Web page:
The Chancellor of the State University of New York is defending a SUNY board committee’s decision to lower some requirements for teachers at some charter schools.  Dr. Kristina Johnson, who began her job as Chancellor in September, says SUNY will continue to hold the 185 charter schools that it regulates to high standards. But she does not disagree with a Board of Trustee committee’s decision to allow charter schools to develop their own certification plans for teachers. The charter schools would be able to require fewer qualifications than is mandated by charter schools certified by the state education department, in some case requiring as little as 40 hours of active classroom time in order to be certified. Dr. Johnson says the schools, like all charter schools under SUNY  will continue to be monitored. “We’ve shut down 19 schools that didn’t meet those standards, so, we’ll see how this goes forward,” Johnson said , in a wide ranging interview interview with public radio and television.


New York’s Top Two Democrats Team Up Against Federal Tax Changes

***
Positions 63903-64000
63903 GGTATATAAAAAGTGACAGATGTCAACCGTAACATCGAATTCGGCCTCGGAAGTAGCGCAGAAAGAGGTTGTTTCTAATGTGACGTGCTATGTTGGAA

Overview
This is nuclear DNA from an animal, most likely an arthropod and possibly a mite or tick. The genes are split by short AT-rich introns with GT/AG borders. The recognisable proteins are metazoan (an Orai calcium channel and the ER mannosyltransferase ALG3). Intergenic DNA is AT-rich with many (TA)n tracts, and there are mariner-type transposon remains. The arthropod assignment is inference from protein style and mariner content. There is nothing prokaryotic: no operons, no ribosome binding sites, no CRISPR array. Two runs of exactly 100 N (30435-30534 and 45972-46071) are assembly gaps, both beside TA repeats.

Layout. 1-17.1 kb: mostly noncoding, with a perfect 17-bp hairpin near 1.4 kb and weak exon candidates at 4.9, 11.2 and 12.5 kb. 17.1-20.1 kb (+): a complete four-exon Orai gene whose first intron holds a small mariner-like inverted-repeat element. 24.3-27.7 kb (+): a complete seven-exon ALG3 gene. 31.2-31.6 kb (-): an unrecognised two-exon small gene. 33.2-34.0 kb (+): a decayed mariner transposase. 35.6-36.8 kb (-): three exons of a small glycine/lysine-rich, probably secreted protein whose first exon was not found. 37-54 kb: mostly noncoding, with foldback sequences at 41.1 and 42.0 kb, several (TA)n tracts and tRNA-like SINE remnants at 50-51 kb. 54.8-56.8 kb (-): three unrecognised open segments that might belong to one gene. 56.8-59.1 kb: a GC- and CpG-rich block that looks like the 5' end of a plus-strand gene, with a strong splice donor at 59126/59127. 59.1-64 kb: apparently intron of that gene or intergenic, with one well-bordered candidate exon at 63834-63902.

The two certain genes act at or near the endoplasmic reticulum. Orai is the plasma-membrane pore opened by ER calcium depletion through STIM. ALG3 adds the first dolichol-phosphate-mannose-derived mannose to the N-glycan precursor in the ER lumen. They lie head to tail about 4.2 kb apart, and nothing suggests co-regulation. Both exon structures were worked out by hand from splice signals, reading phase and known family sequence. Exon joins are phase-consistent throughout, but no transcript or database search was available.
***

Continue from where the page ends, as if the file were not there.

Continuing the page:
ALBANY (WSKG) -  The state’s governor and senior senator teamed up to urge New York’s Congressional delegation to oppose a provision in the federal tax overhaul plan that they say could be harmful to the state’s taxpayers and New York’s economy. Speaking outside a suburban home in Albany County, Senator Chuck Schumer and Governor Andrew Cuomo called the federal plan to get rid of the state and local tax deductions “double taxation”. Schumer says middle class New Yorkers will pay more money in taxes each year if the proposal is approved. They cite a study from the Institute for Taxation and Economic Policy, which finds the GOP plan would cause 23 percent of New York taxpayers making $65,900 to $111,100 to see an average tax increase of $460,  and 42 percent of taxpayers making between $111,100 and $240,900 to see an average tax increase of $1,960 next year. “That’s a lot of money out of the pockets of middle class and upper middle call New Yorker’s,” Schumer said.


Cuomo Condemns Federal Tax Overhaul As VEEP Visits Western New York